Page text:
The court considered these facts when it denied Plaintiffs' first motion for a temporary restraining order and found that Plaintiffs had stated no reason why Defendants should not be permitted to oppose Plaintiffs' motion. The court then set a preliminary injunction briefing schedule to allow Defendants to respond. If Plaintiffs were unhappy with the briefing schedule entered by the court, they could have filed a motion shortening time or request for a new briefing schedule. Instead, however, they filed two more motions for temporary restraining orders in quick succession, relying on the same facts and seeking virtually the same relief. Plaintiffs' ongoing activities in Courthouse Park and Defendants' response have remained unchanged.
Plaintiffs have presented no new facts which did not exist, or were not shown upon the prior motion, that would warrant reconsideration.
Plaintiffs further argue that the court failed to properly balance and weigh the factors for granting a temporary restraining order. Pursuant to Rule 65(b) of the Federal Rules of Civil Procedure, a temporary restraining order may be granted without notice to the adverse party only if: 1) it clearly appears from specific facts shown by affidavit or verified complaint that immediate and irreparable injury, loss or damage will result before the adverse party can be heard in opposition, and 2) the applicant's attorney certifies the reasons that notice should not be required. A temporary restraining order serves the "underlying purpose of preserving the status quo and preventing irreparable harm just so long as is necessary to hold a hearing and no longer." Granny Goose Foods, Inc. v. Brotherhood of Teamsters & Auto Truck Drivers, 415 U.S. 423, 439, 94 S. Ct. 1113 (1974). In this case, Plaintiffs' original motion for a temporary restraining order was denied because the factors for an ex parte order without briefing from Defendants was not met under Rule 65(b).
Requests for temporary restraining orders which are not ex parte are governed by the same general standards that govern issuance of a preliminary injunction. "The standard for issuing a temporary restraining order is identical to the standard for issuing a preliminary injunction." Whitman v. Hawaiian Tug & Barge Corporation/Young Bros. Ltd. Salaried Pension Plan, 27 F. Supp.2d 1225, 1228 (D. Haw. 1998); see also Stuhlbarg Intern. Sales Co., Inc. v. John D. Brush and Co., Inc., 240 F.3d 832, 839 n. 7 (9th Cir.2001). Therefore, a party seeking a temporary restraining order must demonstrate that the party is likely to succeed on the merits, that the party is likely to suffer irreparable harm in the absence of preliminary relief, that the balance of equities tips in the party's favor, and that a temporary restraining order is in the public interest. See Winter v. Natural Res. Def. Council, Inc., 555 U.S. 7, 20, 129 S.Ct. 365, 374 (2008); National Meat Ass'n v. Brown, 599 F.3d 1093, 1097 (9th Cir. 2010). In the Ninth Circuit, the sliding-scale approach remains a viable alternative when applied as part of the four- prong Winter test. Under this approach, "'serious questions going to the merits' and a balance of hardships that tips sharply toward the plaintiff can support an issuance of a preliminary injunction, so long as the plaintiff also shows that there is a likelihood of irreparable injury and that the injunction is in the public interest." Alliance for the Wild Rockies v. Cottrell, 632 F.3d 1127, 1135 (9th Cir. 2011).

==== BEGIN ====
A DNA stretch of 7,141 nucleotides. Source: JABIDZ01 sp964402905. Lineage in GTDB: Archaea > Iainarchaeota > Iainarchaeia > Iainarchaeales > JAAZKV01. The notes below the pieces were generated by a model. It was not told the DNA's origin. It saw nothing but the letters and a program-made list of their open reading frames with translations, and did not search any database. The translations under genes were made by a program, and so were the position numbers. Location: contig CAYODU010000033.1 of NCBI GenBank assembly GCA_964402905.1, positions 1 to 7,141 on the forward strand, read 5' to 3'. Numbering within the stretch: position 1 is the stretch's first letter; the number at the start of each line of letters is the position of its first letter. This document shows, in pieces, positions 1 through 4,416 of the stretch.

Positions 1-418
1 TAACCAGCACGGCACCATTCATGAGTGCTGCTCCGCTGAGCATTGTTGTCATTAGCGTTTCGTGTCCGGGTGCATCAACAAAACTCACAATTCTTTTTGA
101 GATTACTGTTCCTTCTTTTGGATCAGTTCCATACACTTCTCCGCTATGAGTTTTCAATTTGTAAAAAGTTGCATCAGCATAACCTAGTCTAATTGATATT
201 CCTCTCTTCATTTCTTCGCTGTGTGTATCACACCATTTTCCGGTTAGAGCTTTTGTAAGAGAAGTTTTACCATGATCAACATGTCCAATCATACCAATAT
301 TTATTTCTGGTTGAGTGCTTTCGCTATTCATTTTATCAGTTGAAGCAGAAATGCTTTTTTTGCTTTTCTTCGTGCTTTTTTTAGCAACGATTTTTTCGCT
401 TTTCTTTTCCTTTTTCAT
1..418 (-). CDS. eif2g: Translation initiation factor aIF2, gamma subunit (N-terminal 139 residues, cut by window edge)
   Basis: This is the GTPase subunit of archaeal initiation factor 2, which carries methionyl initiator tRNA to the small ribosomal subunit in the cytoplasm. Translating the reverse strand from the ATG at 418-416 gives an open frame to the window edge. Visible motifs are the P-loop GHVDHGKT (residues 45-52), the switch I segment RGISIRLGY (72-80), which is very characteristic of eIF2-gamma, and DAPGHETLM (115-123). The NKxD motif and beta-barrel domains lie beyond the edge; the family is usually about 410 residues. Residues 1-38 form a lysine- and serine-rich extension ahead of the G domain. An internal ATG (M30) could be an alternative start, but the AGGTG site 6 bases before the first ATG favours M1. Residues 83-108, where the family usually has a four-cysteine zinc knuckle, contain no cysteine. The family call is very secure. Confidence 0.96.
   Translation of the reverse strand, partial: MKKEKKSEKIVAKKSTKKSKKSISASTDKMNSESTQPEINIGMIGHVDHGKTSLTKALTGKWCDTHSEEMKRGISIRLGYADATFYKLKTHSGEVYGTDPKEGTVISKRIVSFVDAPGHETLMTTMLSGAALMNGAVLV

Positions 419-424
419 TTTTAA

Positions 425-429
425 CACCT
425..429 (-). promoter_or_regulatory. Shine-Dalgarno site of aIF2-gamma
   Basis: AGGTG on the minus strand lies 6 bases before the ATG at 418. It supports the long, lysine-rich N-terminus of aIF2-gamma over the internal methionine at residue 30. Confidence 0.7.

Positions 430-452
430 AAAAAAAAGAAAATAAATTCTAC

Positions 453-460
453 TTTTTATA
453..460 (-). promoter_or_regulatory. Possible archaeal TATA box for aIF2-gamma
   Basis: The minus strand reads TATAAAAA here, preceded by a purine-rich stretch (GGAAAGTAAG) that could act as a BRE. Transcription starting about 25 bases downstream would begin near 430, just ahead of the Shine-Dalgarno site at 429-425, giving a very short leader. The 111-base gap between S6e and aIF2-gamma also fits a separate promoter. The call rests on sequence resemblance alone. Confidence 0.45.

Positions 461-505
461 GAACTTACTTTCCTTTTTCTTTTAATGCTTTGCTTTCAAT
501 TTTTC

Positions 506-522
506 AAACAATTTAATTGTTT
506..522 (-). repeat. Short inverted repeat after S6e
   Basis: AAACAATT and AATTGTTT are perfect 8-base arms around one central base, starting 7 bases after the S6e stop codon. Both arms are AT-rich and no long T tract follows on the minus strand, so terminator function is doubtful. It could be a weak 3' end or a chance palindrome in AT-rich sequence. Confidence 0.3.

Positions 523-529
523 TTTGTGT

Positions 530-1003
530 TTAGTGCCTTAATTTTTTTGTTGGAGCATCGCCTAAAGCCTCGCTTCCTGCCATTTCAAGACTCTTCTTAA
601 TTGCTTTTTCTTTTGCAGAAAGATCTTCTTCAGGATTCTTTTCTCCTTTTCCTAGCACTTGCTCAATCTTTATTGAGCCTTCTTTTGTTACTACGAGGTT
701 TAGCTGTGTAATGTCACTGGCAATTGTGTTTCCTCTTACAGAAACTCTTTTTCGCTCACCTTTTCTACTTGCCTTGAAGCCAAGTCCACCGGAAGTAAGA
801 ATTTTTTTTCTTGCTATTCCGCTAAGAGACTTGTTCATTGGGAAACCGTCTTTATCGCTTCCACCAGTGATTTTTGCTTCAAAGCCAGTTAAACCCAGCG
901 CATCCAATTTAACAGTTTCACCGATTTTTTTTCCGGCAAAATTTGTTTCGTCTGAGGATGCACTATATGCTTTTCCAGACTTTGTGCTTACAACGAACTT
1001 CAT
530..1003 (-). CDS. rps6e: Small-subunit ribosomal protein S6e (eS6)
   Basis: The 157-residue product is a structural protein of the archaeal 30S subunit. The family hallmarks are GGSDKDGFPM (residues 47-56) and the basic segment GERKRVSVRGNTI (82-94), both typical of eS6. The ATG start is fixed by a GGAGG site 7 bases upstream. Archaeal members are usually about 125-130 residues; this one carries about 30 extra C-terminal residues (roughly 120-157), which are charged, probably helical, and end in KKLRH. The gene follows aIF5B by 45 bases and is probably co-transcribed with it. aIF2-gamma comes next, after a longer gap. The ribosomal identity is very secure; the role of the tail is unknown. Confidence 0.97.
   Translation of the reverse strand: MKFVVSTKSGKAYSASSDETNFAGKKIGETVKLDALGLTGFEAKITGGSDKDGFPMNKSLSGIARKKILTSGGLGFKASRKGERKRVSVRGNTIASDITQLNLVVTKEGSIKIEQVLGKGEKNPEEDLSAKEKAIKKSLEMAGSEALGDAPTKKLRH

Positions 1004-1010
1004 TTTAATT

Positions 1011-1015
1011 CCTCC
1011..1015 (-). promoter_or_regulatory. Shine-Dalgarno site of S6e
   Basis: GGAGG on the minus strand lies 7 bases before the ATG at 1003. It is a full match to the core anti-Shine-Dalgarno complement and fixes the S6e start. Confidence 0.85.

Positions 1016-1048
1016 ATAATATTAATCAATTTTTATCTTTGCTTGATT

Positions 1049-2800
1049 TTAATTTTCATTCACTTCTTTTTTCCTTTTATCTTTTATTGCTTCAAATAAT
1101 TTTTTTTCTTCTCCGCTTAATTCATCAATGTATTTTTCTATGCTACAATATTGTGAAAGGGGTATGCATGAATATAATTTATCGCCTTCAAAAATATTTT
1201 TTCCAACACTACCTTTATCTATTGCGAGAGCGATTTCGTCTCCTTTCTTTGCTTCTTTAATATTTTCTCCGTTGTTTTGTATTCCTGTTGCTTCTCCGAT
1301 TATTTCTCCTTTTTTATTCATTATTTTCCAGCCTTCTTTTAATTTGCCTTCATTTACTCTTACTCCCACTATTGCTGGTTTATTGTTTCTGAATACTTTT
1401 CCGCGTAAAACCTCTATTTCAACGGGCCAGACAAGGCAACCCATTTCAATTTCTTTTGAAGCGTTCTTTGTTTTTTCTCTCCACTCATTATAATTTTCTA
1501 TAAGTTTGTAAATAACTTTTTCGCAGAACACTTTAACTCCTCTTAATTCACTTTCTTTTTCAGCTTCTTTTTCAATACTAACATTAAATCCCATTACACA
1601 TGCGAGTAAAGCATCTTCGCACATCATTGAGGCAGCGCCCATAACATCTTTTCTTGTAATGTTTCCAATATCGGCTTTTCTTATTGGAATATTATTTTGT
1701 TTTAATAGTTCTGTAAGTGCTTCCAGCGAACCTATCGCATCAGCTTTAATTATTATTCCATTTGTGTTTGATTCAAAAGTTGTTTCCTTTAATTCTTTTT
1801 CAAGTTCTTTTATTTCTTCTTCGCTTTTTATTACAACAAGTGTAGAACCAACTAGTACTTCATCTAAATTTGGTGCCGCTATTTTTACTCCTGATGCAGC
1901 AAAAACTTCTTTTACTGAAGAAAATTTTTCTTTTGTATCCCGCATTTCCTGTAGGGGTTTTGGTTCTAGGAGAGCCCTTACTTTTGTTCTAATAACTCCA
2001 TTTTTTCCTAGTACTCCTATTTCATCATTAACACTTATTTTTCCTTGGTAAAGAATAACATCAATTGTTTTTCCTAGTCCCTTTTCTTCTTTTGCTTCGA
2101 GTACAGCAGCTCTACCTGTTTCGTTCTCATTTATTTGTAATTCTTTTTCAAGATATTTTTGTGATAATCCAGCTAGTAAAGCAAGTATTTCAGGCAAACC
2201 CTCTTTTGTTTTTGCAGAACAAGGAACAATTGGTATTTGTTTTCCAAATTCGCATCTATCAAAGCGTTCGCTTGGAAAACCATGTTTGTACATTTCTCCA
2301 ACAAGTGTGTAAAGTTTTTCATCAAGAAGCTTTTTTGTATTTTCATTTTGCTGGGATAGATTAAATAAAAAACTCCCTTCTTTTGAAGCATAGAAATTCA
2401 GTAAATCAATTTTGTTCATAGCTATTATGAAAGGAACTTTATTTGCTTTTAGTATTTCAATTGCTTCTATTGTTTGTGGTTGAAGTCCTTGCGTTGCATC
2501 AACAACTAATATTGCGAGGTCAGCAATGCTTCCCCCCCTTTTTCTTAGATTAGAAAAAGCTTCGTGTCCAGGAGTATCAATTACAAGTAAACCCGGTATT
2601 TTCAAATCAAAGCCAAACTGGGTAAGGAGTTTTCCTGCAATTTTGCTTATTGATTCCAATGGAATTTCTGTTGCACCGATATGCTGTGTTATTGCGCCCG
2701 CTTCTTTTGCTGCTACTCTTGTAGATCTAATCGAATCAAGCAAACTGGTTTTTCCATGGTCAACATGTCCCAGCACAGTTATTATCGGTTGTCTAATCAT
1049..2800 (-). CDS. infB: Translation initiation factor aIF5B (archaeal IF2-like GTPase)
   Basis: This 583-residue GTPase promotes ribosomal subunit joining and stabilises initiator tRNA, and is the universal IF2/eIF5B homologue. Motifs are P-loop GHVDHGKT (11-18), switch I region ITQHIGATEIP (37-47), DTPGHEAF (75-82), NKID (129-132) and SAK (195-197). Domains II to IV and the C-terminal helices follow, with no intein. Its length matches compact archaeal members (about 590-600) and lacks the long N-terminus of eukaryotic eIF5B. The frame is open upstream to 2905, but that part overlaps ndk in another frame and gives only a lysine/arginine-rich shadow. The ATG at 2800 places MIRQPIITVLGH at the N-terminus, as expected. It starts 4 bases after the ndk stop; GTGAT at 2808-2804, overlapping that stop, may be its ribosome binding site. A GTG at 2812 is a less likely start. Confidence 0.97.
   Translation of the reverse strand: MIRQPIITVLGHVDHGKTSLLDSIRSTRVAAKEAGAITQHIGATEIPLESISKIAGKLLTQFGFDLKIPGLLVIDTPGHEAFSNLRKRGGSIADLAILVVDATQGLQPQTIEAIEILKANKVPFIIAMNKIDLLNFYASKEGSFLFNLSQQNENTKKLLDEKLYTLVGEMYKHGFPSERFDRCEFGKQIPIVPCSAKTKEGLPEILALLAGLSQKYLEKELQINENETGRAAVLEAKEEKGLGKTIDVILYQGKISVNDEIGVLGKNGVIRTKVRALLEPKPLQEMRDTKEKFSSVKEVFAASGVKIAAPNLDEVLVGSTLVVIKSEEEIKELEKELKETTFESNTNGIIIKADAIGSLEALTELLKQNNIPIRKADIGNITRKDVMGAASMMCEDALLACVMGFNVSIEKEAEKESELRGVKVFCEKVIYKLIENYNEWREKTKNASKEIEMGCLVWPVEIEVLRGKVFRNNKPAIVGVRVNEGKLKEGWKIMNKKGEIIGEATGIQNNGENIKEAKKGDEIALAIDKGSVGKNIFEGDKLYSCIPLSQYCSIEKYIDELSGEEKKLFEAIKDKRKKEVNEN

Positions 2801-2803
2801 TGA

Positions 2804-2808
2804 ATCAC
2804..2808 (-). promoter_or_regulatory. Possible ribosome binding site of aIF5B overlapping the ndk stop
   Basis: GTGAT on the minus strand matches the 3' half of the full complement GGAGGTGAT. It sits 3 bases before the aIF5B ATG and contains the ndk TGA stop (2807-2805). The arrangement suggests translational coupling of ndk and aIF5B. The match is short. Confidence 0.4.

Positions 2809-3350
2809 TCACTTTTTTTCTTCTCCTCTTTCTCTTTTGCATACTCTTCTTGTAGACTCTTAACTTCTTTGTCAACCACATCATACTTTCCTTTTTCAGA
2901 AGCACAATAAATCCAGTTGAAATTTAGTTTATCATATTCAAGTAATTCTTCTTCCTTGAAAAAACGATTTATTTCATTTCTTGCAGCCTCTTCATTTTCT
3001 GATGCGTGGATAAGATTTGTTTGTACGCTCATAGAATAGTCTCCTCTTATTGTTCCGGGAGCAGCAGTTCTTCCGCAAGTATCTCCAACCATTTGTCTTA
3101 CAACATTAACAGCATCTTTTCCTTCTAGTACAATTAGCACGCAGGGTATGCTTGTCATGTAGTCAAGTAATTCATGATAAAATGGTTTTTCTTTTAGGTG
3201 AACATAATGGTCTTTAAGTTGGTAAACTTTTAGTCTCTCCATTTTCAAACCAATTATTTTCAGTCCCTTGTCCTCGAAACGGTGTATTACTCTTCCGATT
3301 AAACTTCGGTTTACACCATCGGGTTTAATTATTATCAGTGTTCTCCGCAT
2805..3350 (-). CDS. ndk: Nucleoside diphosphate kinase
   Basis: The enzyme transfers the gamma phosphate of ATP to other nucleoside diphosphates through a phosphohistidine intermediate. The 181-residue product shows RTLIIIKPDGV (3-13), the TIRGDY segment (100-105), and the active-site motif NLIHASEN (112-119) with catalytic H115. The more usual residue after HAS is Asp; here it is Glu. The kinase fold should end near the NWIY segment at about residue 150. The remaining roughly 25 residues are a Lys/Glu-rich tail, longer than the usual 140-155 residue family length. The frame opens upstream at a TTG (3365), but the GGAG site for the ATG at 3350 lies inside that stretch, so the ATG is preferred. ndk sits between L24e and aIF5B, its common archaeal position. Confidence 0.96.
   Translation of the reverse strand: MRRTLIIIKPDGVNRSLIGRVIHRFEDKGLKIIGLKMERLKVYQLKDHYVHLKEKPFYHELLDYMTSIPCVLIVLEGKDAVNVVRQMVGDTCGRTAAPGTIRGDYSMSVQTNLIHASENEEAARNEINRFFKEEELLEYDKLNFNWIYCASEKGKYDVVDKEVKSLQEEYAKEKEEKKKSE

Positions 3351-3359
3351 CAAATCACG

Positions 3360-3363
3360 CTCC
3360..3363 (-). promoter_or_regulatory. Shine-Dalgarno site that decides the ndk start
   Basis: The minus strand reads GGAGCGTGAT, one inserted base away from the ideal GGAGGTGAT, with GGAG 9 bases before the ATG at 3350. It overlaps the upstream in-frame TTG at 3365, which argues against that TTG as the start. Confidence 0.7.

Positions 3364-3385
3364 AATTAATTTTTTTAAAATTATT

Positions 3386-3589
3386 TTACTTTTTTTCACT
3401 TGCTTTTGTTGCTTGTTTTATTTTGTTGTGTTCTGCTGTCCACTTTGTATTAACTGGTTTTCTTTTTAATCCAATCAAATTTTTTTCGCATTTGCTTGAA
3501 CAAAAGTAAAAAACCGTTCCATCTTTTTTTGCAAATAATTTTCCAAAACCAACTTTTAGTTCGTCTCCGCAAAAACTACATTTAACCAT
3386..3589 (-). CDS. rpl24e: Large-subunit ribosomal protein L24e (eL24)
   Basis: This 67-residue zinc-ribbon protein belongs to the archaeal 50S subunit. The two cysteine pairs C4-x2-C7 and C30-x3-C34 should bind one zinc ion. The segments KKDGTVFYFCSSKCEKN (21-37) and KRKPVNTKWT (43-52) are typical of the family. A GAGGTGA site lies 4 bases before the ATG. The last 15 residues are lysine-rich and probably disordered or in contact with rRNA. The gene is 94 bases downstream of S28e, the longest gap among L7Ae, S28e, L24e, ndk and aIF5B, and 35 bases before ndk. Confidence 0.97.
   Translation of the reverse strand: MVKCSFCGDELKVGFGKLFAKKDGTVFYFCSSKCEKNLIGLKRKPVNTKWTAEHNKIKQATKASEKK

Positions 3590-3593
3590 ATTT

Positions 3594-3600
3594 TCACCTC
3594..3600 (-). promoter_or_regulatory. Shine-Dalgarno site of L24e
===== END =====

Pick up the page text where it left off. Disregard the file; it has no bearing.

Plaintiffs rightly point out that the court did not discuss the
relevant factors for a temporary restraining order in the Order
denying the Third Motion for TRO. Therefore, the court will make
explicit what was implicit in the prior Order. In their pleadings and
papers seeking a temporary restraining order, Plaintiffs emphasize the
irreparable harm and likelihood of success factors.*fn2
Plaintiffs are correct that irreparable harm generally is
presumed if a violation of the constitution is shown. See Goldies'
Bookstore, Inc. v. Superior Court of the State of California, 739 F.2d
466, 472 (9th Cir. 1984). "The loss of First Amendment freedoms, even
for minimal periods of time, unquestionably constitutes irreparable
injury." Elrod v. Burns, 427 U.S. 347, 373 (1976). But the law
governing First Amendment claims also requires careful consideration
of Defendants' asserted interests and goals in enforcing the
challenged ordinances. Under both the California and federal
Constitutions, "permissible restrictions on expression in public fora
must be content-neutral, be narrowly tailored to serve an important
government interest, and leave open ample alternative channels for the
communication of the message." Klein v. City of San Clemente, 584 F.3d
1196, 1201-02 (9th Cir. 2009) (citing Kuba v. 1-A Agric. Ass'n,
F.3d 850, 856 (9th Cir. 2004)). Thus, the court cannot consider
whether the ordinances are constitutional without further briefing by
both sides, and this is what the preliminary injunction briefing
schedule was designed to facilitate. Because the ...